Over the last few weeks I have been learning some important lessons, both from my recent university enrollment, and from the greatest teacher of them all…life.
University has started and I have just completed my first university assignment in 20 years. And in a case of biting off more than I can probably chew, I have also signed up for an MOOC (Massive Open On-line Course) from the wonderful EdX.
Needless to say university has changed, ah…somewhat, since I last put pen to paper as a student 20 years ago. In my undergraduate course all those years ago, my first assignment that was not handwritten, but actually typed on a computer (how I loved you Apple IIC!), was actually my last undergraduate ‘assignment’, my honours thesis. It was the first assignment where the map was not carefully coloured with colouring pencils, but drawn on a computer. My husband and I completed the same degree, and I still feel somewhat remiss that his colouring-in skills are superior to mine. I remember the shock and disappointment in his voice that I had not done all my colouring-in in the same direction and maybe just a little outside the lines.
Now everything is on the ‘cloud’, the lectures, the class discussions, the classmates…everything is virtual. I have a whole week to be ‘late’ for my lecture. It is posted when I am fast asleep. It’s easy to feel disconnected from the whole process, there is no one to skip class and sneak off for a coffee with, or more realistically in my undergrad days, sneak off for a beer.
First lesson: Everything is different.
Especially the topic…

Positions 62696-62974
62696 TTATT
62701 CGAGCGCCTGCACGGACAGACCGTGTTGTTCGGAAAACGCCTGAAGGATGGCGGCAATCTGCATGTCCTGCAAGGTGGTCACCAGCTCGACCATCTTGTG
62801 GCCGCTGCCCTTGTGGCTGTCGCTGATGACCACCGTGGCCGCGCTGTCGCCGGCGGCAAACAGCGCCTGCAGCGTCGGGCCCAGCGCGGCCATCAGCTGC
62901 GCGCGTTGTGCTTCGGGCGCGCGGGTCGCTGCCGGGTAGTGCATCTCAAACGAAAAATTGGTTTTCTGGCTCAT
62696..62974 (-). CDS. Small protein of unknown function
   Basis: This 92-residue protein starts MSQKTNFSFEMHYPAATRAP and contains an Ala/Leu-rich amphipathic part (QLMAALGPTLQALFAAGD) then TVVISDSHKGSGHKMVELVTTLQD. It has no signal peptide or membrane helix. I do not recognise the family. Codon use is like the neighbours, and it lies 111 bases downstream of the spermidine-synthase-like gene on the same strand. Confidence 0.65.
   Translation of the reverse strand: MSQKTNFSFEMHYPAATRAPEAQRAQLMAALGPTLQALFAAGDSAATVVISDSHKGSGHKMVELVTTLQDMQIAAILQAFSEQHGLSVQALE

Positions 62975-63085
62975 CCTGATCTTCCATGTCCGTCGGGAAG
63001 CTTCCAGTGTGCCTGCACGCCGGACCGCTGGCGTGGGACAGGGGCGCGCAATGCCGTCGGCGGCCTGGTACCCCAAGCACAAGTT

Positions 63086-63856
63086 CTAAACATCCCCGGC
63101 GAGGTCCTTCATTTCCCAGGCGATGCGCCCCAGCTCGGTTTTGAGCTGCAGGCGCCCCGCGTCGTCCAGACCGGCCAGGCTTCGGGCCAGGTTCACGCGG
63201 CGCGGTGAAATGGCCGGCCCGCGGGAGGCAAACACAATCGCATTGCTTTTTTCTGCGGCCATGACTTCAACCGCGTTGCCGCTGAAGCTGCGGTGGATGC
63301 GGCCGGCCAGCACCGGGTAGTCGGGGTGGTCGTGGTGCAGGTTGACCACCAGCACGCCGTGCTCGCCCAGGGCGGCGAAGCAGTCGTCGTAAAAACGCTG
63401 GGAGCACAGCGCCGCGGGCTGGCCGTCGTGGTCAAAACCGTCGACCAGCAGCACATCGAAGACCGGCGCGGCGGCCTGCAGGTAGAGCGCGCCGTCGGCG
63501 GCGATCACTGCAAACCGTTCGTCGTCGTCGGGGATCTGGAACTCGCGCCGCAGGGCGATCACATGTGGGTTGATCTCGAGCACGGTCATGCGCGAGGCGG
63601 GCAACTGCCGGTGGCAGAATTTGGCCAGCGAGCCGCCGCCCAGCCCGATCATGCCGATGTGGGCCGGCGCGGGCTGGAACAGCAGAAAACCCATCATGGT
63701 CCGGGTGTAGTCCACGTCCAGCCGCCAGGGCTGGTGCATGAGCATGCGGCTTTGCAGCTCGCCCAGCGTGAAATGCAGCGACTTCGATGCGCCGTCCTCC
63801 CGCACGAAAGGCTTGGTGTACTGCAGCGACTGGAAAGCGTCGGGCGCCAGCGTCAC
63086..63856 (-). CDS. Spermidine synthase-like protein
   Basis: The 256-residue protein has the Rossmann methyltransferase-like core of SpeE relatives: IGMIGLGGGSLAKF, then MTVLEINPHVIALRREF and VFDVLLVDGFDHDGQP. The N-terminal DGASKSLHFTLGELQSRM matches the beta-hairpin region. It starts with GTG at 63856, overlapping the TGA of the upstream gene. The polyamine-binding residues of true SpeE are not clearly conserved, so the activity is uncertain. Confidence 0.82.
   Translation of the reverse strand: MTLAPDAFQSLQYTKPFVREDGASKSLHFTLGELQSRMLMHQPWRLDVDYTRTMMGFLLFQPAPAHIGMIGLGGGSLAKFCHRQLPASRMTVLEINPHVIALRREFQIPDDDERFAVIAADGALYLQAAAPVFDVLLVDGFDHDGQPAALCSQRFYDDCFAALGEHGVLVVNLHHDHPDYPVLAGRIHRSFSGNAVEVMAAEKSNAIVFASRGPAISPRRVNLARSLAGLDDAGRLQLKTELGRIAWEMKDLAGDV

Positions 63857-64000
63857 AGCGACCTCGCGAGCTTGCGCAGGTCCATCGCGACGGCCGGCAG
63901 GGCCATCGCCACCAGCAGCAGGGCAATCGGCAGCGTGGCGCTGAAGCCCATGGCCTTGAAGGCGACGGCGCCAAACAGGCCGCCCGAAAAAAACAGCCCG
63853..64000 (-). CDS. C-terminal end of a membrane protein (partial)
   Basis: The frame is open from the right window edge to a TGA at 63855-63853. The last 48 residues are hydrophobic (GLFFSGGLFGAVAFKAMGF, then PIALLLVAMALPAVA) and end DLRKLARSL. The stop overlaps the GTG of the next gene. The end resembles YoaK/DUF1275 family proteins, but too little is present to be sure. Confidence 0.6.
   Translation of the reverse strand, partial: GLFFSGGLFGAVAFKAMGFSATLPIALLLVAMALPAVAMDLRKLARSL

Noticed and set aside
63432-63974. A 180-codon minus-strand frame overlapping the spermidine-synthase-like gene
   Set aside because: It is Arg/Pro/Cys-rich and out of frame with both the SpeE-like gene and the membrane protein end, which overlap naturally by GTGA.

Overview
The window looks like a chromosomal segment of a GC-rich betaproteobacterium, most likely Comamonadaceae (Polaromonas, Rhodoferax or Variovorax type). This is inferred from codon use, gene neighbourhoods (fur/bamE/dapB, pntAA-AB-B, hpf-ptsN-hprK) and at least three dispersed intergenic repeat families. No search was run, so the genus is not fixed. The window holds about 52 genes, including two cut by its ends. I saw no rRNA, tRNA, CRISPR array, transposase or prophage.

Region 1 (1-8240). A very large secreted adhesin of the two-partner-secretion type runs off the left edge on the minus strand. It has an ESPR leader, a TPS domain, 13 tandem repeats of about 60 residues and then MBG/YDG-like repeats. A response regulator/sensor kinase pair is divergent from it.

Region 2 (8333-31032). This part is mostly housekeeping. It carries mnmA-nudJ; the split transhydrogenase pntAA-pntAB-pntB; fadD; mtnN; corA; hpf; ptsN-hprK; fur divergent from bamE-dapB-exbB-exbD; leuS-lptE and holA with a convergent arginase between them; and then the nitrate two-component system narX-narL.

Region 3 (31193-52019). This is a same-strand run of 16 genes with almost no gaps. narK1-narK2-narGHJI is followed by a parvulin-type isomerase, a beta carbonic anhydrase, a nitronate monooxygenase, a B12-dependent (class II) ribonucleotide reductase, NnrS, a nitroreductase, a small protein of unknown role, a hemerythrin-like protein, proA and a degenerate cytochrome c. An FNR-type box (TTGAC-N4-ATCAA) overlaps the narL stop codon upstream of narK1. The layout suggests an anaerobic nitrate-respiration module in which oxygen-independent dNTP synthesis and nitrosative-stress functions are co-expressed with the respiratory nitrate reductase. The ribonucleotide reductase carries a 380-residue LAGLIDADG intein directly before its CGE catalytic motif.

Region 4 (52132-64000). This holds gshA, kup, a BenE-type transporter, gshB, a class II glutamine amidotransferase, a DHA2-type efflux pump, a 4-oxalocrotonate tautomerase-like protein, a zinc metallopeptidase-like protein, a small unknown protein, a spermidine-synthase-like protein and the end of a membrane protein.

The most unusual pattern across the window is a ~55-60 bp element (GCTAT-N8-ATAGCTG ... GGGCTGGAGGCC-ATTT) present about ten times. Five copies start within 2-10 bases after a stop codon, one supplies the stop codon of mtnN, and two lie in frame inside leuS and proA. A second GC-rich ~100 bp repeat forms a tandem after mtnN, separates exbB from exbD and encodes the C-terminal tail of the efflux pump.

‘The petrology and pressure-temperature conditions of the blueschist overprint of the Pam eclogites, New Caledonia’ is about as different from ‘A creative response to globalisation’ as is possible within the university system. But the latter is what has been filling my days over the last few weeks. A creative response! It filled me with almost as much fear as those dreaded words…’Now break up into small groups and work together on this’. I thought a series of magazine style interviews would be appropriate, my lecturer suggested a series of video interviews. Video interviews? I would have to listen to my own voice, I would have to learn video editing software, I would have to….it was all so far out of my comfort zone.
But then I got to thinking. Surely this university course was about learning new ways of thinking, breaking old molds, thinking outside the box. You know what I mean. I was nervous that no one would want to be filmed while I interviewed them, I was embarrassed to ask, surely everyone was too busy to want to help out a student.
Lesson number two.
Everyone I asked said yes. Then they suggested other people who would be great for the interview as well. Before I knew it, I had too many people. I was humbled and excited. But you see I had picked a topic close to every expats heart.
Regular readers of this blog will know that I have become quietly obsessed with the idea of home. After a few weeks of thinking of little else but the effects of globalization, particularly it’s impact on developing nations, and the incredible interconnectedness of much of the world today, it seemed a logical step to talk to people who lead incredibly nomadic lives about their concept of home. All of the people I interviewed have lived across cultures. One friend has lived in more countries than I have fingers. Anoher friend grew up abroad and has returned to Ghana, a repatriate. True global nomads.